Friday, March 8, 2013

Franco Friday #37 - The Devil Came From Akasava

Franco Friday #37 - The Devil Came from Akasava

I forgot how hard it is to write. No seriously. The moment you break the habit of blogging, it feels impossible to get back into it. Bloggin' ain't dead, yo. Thankfully, Jess Franco made my job super easy this week. I totally forgot about this title and I'm glad I did. This was a real surprise and I am so friggin' grateful that I hadn't already gotten to this one until now.

The Devil Came from Akasava
AKA Der Teufel kam aus Akasava
1971
Directed by Jess Franco
Starring Fred Williams, Soledad Miranda, Horst Tappert, Ewa Stromberg, Sigfried Schurenberg
84 minutes

When an ancient, mysterious, strange, and also deadly stone is discovered in a cave in Akasava, all heck breaks loose. The stone is stolen and Dr. Forrester (played by Angel Menendez), a world-famous mineralogist, has disappeared (and is presumed dead. Sir Philip (Siegfried Schurenberg) contacts Miss Jane Morgan (Soledad Miranda), a secret agent posing as a stripper and/or hooker. He informs Jane that aside from it's evil death rays, the magical stone is also said to be able to turn lead into gold or whatever. Knowing what would happen if this precious item got into the wrong hands, Jane takes the case.

On her way to Akasava, Jane meets Rex Forrester (played by Fred Williams), the son of the missing Dr. Forrester. He is traveling to Akasava with his friend(?) Tino (Jess Franco) to find out what happened to his dad. At the hotel, Jane teams up with Irving Lambert (played by Alberto Dalbes), another secret agent. They pose as husband and wife but Jane also does a striptease at a local nightclub. You know, just to keep a low profile and shit.

Jane and Irving's main suspects are Dr. Thorrsem (played by Horst Tappert) and his wife Ingrid (Ewa Stromberg), who run a clinic in Akasava treating an outbreak of narcolepsy affecting the local indigenous population. This part was really confusing. Anyway, Irving is killed and Jane ends up in the arms of Rex Forrester. Honestly, I could go on all day with this freakin' plot. All you need to know is that there are double crosses and nonsensical reveals as Jane and Rex find out who is really behind the stone snatching and what really happened to Dr. Forrester.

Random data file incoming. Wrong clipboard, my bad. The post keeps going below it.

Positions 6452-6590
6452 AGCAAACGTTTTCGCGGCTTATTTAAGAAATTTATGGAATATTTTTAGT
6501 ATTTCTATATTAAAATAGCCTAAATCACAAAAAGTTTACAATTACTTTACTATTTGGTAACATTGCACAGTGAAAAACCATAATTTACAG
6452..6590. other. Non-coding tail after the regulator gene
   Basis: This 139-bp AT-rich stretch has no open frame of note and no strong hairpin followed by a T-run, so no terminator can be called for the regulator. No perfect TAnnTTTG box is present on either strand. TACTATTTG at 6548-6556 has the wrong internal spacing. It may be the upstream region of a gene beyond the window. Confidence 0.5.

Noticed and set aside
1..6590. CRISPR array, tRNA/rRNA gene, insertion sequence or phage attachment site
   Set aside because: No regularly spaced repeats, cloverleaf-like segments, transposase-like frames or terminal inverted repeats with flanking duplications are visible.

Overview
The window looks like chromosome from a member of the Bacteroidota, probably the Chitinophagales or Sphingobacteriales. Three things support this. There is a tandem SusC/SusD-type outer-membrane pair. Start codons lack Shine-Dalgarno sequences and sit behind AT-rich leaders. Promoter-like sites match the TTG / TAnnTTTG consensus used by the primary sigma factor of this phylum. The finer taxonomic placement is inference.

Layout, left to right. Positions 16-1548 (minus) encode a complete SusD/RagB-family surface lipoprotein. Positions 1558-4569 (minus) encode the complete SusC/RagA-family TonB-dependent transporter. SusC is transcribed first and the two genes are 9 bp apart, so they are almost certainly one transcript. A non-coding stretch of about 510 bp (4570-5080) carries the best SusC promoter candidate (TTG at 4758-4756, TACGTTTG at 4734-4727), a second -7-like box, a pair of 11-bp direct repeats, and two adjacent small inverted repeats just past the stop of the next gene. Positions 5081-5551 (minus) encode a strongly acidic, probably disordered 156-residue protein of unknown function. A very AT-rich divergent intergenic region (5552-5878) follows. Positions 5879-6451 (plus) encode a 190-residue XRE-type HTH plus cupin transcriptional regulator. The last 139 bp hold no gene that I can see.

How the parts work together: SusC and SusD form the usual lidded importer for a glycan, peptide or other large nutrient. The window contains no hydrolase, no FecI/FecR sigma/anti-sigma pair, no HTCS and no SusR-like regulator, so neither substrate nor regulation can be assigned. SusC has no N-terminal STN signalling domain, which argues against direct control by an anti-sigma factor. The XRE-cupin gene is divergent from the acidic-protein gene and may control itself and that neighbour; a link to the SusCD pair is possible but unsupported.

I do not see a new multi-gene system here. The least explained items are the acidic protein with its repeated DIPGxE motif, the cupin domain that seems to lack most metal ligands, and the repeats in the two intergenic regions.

While not quite as fun as Kiss Me Monster, this film comes pretty damn close. You really can't go wrong when there's a Philosopher's Stone thingie that looks like weapons-grade quartz in your plot. It's more of a McMuffin than a MacGuffin. Just when you think things are flying by too fast and the dialog is all balderdash, the plot takes a bong hit and everything just downshifts into super-chill mode for a few minutes, and then it picks back up again. Good times!

I did one of those "Commom Cast/Crew Between Two Titles" searches on IMDB. I know, I'm a cheat! Deal with it. Eleven names were in common between this film and Vampyros Lesbos. Then I plugged in the same search comparing this with She Killed in Ecstasy and thirteen names came up! You know what I should do? Research! It's called "Franco Friday", okay? Not "Respect Filmmakers Friday"! Seriously though, this is a Who's Who of Franco regulars like Ewa Stromberg, Paul Muller, and Howard Vernon (who has a scene where he jumps out a third story window like it was stepping over a curb). Just FYI: I think this is the first film that I actually liked Fred Williams. Sigi Schwab provides the swingin' score full of sitars and jangly guitars to keep your toes tapping.

The Devil Came from Akasava is prime Jess Franco, folks. This is a wild spy caper with way more imagination than budget. The script is often childlike and utterly ludicrous. The story was apparently adapted from Edgar Wallace but after the second "But I'm a secret agent too!" revelation, all I could do was stare in wonder at the screen. My only complaint: After a fairly satisfying wrap-up, the film has a final coda that is utter nonsense. It is just a baffling and unnecessary moment that makes me feel like there's footage missing.

My friend Brad made a good point about this movie when he mentioned to me that he thought this was one of Soledad Miranda's best roles. Sure, she has a couple of ubiquitous strip numbers (non-dancing in a shredded garbage bag this time) but she plays an actual character here. She has a chance to show real range in Akasava despite how silly this movie is. I too noticed just how many expressions she pulls in this film and I saw sides to her acting ability that a film like Vampyros Lesbos just didn't give her the opportunity to show off. Despite the bewildering plot elements of this bizarre little romp, Miranda just kills it.

"I hate hair gel."

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